Myanmar military authorities have indicted ousted leader Aung San Suu Kyi with corruption, the most serious charge against her to date.
Ms. Suu Kyi is accused of accepting money and gold as bribes and faces up to 15 years in prison if convicted.
She faces six other counts relating to alleged illegal imports of walkie-talkies and incitement to public unrest.
The former state councilor was arrested on February 1 when the military seized power in a coup.
She has since been placed under house arrest and little has been seen or heard of other than brief court appearances.
A press release issued by the military council on Thursday said Ms Suu Kyi had accepted $ 600,000 (£ 425,000) in bribes and seven gold coins.
He also alleged that the previous civilian government – the National League for Democracy (NLD) – lost significant sums in land deals. Besides Ms. Suu Kyi, who spent years under house arrest during previous periods of military rule, several other former officials face charges of similar corruption and bribery.
Previously, the most serious charge against Ms. Suu Kyi claimed that she had broken the Law on Official Secrets, carrying a sentence of up to 14 years in prison.
The Burmese military seized power alleging electoral fraud in the general elections held last year.
But independent election observers say the elections were largely free and fair, and the charges against Ms. Suu Kyi have been widely criticized for being politically motivated.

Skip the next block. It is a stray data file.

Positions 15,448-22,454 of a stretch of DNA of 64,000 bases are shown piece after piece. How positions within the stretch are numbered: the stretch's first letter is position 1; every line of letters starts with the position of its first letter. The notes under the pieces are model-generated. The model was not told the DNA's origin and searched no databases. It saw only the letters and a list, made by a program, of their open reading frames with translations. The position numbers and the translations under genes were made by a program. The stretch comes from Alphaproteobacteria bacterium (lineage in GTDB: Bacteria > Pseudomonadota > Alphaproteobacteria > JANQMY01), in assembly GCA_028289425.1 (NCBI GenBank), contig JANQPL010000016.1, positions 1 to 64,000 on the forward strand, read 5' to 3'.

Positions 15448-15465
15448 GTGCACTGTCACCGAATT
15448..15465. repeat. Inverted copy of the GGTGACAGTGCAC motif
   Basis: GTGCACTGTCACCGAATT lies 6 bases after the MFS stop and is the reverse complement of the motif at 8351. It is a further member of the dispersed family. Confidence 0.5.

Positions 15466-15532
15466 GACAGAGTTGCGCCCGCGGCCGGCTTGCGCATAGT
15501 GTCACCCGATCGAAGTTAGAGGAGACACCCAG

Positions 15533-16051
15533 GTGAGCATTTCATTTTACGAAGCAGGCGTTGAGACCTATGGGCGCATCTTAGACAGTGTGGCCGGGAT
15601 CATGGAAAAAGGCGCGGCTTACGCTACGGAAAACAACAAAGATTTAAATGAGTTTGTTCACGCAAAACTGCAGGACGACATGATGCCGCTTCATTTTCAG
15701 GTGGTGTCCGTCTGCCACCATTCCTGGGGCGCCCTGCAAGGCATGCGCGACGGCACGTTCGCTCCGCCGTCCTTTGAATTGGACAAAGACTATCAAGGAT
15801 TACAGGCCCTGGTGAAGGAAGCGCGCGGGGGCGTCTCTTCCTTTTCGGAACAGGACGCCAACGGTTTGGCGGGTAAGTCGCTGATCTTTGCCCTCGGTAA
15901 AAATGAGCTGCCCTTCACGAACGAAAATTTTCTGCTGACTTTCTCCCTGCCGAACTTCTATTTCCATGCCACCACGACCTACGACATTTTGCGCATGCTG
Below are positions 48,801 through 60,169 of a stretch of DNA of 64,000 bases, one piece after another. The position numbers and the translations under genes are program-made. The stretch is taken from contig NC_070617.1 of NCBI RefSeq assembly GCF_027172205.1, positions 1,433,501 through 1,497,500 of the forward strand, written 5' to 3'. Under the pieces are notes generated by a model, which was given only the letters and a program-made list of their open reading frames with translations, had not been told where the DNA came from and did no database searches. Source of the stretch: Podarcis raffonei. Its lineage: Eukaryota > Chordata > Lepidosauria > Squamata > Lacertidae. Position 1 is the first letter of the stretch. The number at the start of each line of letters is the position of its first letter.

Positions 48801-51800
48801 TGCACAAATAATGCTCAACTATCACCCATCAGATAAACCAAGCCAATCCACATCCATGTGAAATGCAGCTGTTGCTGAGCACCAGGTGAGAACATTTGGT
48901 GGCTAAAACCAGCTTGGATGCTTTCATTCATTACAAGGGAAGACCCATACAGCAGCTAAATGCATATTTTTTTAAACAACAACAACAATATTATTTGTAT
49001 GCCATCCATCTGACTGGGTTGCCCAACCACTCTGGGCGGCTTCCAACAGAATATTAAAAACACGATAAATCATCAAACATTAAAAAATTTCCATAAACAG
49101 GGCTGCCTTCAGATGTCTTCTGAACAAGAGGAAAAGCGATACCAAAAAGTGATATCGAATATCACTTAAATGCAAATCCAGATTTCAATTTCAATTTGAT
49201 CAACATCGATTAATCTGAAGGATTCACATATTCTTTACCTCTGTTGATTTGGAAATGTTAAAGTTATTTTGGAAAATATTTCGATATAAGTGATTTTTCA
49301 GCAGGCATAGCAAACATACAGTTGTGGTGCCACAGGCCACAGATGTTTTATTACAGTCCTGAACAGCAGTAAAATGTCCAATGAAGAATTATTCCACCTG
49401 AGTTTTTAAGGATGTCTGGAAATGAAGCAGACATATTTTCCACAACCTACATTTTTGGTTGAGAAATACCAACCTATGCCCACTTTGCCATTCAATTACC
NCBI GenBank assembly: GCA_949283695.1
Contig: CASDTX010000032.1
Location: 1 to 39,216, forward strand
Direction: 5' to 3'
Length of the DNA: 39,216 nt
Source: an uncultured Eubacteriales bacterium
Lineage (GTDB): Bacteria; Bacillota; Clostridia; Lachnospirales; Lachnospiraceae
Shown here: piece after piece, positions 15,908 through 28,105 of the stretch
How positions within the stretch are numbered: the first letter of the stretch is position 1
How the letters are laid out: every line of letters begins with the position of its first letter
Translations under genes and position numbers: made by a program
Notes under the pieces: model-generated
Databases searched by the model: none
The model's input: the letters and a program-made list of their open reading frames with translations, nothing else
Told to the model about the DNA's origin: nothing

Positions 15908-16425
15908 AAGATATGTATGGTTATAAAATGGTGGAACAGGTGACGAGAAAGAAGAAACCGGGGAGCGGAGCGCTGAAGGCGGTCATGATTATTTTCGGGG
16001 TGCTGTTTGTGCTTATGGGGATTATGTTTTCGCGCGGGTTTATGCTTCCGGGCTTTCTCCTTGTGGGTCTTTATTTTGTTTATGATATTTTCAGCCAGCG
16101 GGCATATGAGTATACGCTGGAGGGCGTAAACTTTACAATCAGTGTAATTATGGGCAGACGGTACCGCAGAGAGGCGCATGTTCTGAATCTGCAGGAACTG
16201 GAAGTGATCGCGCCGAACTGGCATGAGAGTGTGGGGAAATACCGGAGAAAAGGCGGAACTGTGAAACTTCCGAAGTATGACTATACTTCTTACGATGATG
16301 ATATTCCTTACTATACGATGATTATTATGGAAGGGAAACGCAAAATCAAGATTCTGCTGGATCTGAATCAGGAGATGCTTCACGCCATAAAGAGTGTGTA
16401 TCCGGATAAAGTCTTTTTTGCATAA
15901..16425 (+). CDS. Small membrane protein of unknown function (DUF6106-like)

They will likely be used to disqualify her from running for office in the future, given her enduring popularity.
Her lawyer, Khin Maung Zaw, called the bribery charges “absurd” and said she could face long prison terms for the secrecy and corruption charges.
“This is one of the reasons to indict her, to keep her away,” he told AFP news agency.
The coup sparked numerous protests and the Burmese army brutally cracked down on pro-democracy protesters.
Security forces have killed more than 800 people and detained nearly 5,000 to date, according to the monitoring group Association for Assistance to Political Prisoners (AAPP).
Charges against Aung San Suu Kyi
Corruption, punishable by up to 15 years in prison
Violation of the Official Secrets Law, punishable by up to 14 years in prison
Violate import-export laws by illegally importing walkie-talkies, carrying a maximum prison sentence of three years
Violate telecommunications law by importing walkie-talkies, carrying a maximum jail term of one year
Two charges of violating a natural disaster law, carrying a maximum jail term of three years each
Incitement to public unrest, punishable by up to three years’ imprisonment
Profile of Burma
Myanmar, also known as Burma, became independent from Great Britain in 1948. For much of its modern history, it has been under military rule.
Restrictions began to ease from 2010, leading to free elections in 2015 and the installation of a government led by veteran opposition leader Aung San Suu Kyi the following year.
In 2017, the Myanmar military responded to attacks on police by Rohingya militants with a deadly crackdown, forcing more than half a million Rohingya Muslims to cross the border into Bangladesh in what the UN called later a “classic example of ethnic cleansing”.